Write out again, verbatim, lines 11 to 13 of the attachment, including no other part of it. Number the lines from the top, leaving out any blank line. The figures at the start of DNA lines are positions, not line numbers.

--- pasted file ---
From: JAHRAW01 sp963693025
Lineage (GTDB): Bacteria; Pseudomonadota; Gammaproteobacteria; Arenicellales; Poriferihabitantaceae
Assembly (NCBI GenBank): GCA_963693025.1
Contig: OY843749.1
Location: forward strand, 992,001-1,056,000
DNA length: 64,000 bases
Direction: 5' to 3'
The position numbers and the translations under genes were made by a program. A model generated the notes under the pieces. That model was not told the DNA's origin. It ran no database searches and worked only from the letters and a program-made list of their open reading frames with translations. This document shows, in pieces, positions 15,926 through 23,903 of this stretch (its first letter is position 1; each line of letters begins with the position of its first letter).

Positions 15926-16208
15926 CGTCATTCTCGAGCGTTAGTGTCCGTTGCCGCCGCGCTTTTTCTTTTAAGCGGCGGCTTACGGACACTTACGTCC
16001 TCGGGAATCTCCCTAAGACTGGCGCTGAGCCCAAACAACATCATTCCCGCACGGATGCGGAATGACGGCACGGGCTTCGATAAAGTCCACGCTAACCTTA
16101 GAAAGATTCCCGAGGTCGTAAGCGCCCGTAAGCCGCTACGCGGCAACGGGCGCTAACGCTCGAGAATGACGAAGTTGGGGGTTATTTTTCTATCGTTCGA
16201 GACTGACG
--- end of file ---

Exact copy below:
16001 TCGGGAATCTCCCTAAGACTGGCGCTGAGCCCAAACAACATCATTCCCGCACGGATGCGGAATGACGGCACGGGCTTCGATAAAGTCCACGCTAACCTTA
16101 GAAAGATTCCCGAGGTCGTAAGCGCCCGTAAGCCGCTACGCGGCAACGGGCGCTAACGCTCGAGAATGACGAAGTTGGGGGTTATTTTTCTATCGTTCGA
16201 GACTGACG